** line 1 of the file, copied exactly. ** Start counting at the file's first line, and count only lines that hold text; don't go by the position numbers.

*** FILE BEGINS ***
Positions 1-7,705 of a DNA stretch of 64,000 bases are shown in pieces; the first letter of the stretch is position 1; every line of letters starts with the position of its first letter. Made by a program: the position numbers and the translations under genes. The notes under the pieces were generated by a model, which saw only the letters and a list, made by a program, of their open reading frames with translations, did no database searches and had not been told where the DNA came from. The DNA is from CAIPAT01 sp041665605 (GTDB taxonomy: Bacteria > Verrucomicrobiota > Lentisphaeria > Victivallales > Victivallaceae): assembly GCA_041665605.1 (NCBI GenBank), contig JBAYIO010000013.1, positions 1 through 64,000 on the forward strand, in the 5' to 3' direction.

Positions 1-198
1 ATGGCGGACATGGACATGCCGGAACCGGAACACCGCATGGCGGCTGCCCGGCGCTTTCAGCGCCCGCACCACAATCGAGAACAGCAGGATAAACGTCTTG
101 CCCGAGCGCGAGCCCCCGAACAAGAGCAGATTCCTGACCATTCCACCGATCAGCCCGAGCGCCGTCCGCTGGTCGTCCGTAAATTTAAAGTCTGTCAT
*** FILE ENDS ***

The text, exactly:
Positions 1-7,705 of a DNA stretch of 64,000 bases are shown in pieces; the first letter of the stretch is position 1; every line of letters starts with the position of its first letter. Made by a program: the position numbers and the translations under genes. The notes under the pieces were generated by a model, which saw only the letters and a list, made by a program, of their open reading frames with translations, did no database searches and had not been told where the DNA came from. The DNA is from CAIPAT01 sp041665605 (GTDB taxonomy: Bacteria > Verrucomicrobiota > Lentisphaeria > Victivallales > Victivallaceae): assembly GCA_041665605.1 (NCBI GenBank), contig JBAYIO010000013.1, positions 1 through 64,000 on the forward strand, in the 5' to 3' direction.